Tin Machine Turns 30

Along with Soupy Sales’ boys and guitar maverick Reeves Gabrels, David Bowie rebooted his sound in 1989 through his love for college radio

Tin Machine Longbox

Even in 1988, the words “Bowie’s on TV,” could still elicit excitement and a commitment to either watch or set your VCR to record.

I think I did both, in a full-on example of “appointment television.” This was despite the fact that I hadn’t bought a Bowie album since Scary Monsters (And Super Creeps) in 1980. Sure, I had liked the title track of 1983’s Let’s Dance, but the insistent yuppie-anthem “Modern Love” and defanged versions of “China Girl” and “Cat People” kept me from shelling out for the album. I still count myself lucky to have seen the Serious Moonlight tour later that year, which featured a killer band, smart staging, and Bowie in excellent voice and at his most charismatic.

 

VIDEO: David Bowie – Cat People (from Serious Moonlight Tour)


But Tonight, which came out in fall 1984, invited even less of an investment than Let’s Dance. Despite the marimba-led wonders of “Loving The Alien” and the sleek reggae remake of Iggy Pop’s “Don’t Look Down” much of it felt shockingly…inconsequential. Three years later, when Bowie put out Never Let Me Down it was barely a blip on my radar, swamped by competition from The Replacements, Eric B. & Rakim, The Smiths and Public Enemy, among others. One of my friends, a more loyal fan than I, bought it and we chuckled at the “Glass Spider” monologue and tried to parse out the decent songs, of which there were a few, from the fatally overstuffed production.

But then came ABC-TV’s broadcast of the subsequent tour and the heart-sinking realization that the man whose taste had once seemed so unerring had lost it entirely. Besides the ridiculously gaudy set and the tacky costumes, there were idiotic dancers chasing Bowie around for ill-conceived vignettes which were supposed to add up to a message, something about “the rock star vs. reality.” Well, there was truth to that at least. We turned it off after 20 minutes and recorded over the tape with something from TCM. As far as I was concerned, although still a legend, Bowie was no more of a going concern than Rod Stewart after “Do Ya Think I’m Sexy.”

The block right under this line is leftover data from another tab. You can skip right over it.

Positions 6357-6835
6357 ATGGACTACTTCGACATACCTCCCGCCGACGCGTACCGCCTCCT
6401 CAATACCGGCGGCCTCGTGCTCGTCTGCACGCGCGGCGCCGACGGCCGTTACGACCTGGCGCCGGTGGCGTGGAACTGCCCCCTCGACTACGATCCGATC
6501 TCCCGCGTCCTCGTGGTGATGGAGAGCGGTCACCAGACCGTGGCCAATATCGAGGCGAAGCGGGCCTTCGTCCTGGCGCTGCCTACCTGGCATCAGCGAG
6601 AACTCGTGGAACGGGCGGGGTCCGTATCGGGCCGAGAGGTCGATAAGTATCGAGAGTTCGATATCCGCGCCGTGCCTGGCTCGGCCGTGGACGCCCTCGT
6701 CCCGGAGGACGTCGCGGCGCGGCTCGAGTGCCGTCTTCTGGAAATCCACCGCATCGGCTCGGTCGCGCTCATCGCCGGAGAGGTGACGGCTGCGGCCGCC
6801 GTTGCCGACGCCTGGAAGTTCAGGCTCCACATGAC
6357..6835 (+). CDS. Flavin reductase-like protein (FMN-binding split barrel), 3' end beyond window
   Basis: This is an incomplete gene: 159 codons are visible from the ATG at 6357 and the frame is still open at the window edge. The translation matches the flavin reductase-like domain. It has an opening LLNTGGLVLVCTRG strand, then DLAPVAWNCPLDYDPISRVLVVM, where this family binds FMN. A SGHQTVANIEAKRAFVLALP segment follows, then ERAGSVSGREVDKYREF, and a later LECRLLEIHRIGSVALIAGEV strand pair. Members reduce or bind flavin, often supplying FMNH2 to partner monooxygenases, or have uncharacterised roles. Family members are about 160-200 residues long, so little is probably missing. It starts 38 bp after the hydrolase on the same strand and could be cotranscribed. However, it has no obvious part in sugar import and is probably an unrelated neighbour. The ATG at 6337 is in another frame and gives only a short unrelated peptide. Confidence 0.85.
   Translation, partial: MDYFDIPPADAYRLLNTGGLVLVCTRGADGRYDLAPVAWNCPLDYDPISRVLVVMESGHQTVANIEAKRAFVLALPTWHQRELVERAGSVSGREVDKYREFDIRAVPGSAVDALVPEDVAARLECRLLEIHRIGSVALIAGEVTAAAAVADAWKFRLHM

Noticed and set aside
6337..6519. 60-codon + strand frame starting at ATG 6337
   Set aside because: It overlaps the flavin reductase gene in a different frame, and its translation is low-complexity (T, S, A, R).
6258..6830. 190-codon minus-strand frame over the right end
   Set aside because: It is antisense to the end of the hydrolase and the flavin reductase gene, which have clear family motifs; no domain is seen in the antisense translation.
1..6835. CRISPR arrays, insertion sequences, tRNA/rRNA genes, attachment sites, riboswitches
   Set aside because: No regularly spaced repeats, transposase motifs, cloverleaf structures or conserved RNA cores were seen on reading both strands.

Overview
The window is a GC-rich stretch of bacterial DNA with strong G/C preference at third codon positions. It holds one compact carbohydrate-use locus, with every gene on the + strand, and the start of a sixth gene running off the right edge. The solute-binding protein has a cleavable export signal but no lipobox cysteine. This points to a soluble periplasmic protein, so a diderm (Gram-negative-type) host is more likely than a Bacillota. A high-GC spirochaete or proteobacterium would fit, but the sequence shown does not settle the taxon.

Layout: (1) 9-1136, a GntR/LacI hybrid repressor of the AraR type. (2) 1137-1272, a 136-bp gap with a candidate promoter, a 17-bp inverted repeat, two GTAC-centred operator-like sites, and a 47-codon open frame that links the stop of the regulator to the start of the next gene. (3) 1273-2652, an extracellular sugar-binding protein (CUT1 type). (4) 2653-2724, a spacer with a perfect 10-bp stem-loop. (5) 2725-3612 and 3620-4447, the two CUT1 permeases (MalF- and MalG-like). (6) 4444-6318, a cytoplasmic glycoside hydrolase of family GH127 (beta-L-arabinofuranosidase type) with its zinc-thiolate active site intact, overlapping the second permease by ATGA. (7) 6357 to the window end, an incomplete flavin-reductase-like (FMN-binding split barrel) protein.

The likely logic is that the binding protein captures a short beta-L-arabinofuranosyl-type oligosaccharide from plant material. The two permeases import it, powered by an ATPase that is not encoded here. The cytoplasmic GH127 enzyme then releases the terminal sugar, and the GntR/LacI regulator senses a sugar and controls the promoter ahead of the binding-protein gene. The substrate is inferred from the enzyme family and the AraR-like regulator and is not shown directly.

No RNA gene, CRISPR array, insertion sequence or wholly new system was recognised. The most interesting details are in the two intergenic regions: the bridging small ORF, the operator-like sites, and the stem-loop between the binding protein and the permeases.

Then came the rumors. Bowie had a new band. Or was in a new band: Tin Machine. It was to be a back-to-basics rock band, with influences ranging from Jimi Hendrix and Glenn Branca (yes!) to Gene Krupa and Mountain (say what, now?). It turns out that one fruit of Glass Spider had been a burgeoning friendship with Reeves Gabrels, whose wife had been a press agent for the tour. Gabrels, a furiously talented journeyman guitarist who had also studied art and design, must have been a hell of a good hang as they hit it off even before Bowie knew of his musical side. When he did hear Gabrels work, however, he quickly invited him to help with a special version of Lodger’s “Look Back In Anger” for a benefit concert in 1988. Seen now, it’s not a particularly auspicious debut for a partnership that would last a decade, but there is a noisy guitar interlude, with Gabrels and Bowie himself thrashing away, that gives a hint of where things were going. From that tiny seed something mighty was born as Bowie and Gabrels decided to go into business together.

Tin Machine on cassette

When it came to selecting a rhythm section, Bowie pulled two rabbits out of an old hat: The Sales Brothers, with whom he had last worked on Iggy Pop’s 1978 tour. In a way it made perfect sense, as that was Bowie’s only other experience being a member of a band, standing in back, playing keyboards and singing backup for one of his heroes. Hunt, the drummer, who will probably have “Lust For Life” on his tombstone, and Tony, on bass, give a good argument for siblings playing together, as there is a symbiotic quality to their work. Put another way: they were one of the best rhythm sections on the planet and a perfect choice to complete Tin Machine. One could wonder why the Sales brothers weren’t in higher demand, but the fact remains that both were immediately available to join Gabrels and Bowie.

While the resulting debut album was recorded essentially live to tape (Bowie: “The album is our live sound.”), recording came after a solid period of rumination and conceptualization. “We spent nearly a year working on why we want to play music,” Bowie said in an interview included on one of their singles. In the same discussion, Gabrels’ expounded upon influences that came from outside of music, noting, “Some of the early pieces we worked on, there was an almost architectural reference, like deconstructivism, letting the ends of the music dangle. If the guitar makes noise when you plug it in, let that go on tape as well.” One way they avoided overdubs was to have Kevin Armstrong join the sessions on Hammond B3 and rhythm guitar. He would also join them for the first tour and go on to work with Bowie and Brian Eno on the Outside sessions a few years later.